Part IV of the report (document A/56/558/Add.3) contains two draft resolutions.


Approved on 12 December without a vote, draft resolution I, on science and technology for development, would have the Assembly call on the Secretary-General to continue to ensure that the Commission on Science and Technology and its secretariat within UNCTAD be provided with the necessary resources to enable it to better carry out its mandate.  It would also call on the United Nations system and the international community to strengthen South-South cooperation initiatives, as well as subregional and regional cooperation, in the field of science and technology.


In addition, the Assembly would invite the Economic and Social Council to consider, no later than its substantive session of 2002, ways and means to strengthen the Commission by such steps as increasing the frequency of their meetings, including their annualization, and through the implementation of the recommendations set out in the report of the Secretary-General, while taking its mandate and budgetary constraints into consideration.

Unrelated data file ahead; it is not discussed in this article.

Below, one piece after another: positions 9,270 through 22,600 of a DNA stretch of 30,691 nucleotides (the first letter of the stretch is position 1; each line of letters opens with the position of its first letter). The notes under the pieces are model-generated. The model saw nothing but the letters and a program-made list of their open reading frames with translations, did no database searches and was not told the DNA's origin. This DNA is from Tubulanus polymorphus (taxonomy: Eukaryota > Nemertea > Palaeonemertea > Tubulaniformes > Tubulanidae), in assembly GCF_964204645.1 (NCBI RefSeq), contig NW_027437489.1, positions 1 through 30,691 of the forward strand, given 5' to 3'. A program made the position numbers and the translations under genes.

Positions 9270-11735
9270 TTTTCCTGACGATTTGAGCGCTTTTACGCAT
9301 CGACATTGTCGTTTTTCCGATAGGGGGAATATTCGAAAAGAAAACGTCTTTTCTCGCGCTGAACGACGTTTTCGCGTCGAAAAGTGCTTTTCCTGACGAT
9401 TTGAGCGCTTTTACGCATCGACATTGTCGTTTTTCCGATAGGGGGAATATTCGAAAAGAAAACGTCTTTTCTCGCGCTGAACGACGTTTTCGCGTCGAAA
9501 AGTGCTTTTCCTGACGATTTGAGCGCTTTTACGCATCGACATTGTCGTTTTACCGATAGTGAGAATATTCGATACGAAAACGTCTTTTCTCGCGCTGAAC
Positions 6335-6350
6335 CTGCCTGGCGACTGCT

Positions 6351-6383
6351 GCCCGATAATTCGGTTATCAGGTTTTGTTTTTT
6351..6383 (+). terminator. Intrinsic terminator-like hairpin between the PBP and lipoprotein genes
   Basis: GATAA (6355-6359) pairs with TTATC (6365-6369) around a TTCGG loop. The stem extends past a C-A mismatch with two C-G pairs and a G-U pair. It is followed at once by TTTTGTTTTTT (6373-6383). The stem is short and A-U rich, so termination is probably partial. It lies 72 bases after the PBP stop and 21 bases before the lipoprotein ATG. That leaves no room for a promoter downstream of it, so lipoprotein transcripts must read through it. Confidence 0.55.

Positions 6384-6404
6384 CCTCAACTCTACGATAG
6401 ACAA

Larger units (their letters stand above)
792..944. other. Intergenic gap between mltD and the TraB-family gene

The Assembly would also invite the Council to consider favourably the request of the Commission to establish a working group, to meet during the regular sessions of the Commission for the purpose of evaluating the work of the Commission, to strengthen the Commission's role in the United Nations system, and increase its effectiveness.


Draft resolution II, approved on 11 December without a vote, is on the World Summit on the Information Society.  It would have the Assembly welcome the resolution adopted by the Council of the International Telecommunication Union (ITU) at its 2001 session, in which it endorsed the proposal of the Secretary-General of the ITU to hold the Summit at the highest possible level in two phases, the first in Geneva from 10 to 12 December 2003, and the second in Tunis in 2005. 


Also, the Assembly would invite the ITU to assume the leading managerial role in the Executive Secretariat of the Summit and its preparatory process; it would invite governments to participate actively in the preparatory process of the Summit and to be represented in the Summit at the highest possible level; and would invite the international community to make voluntary contributions to the special trust fund established by the ITU to support the preparations for and the holding of the Summit.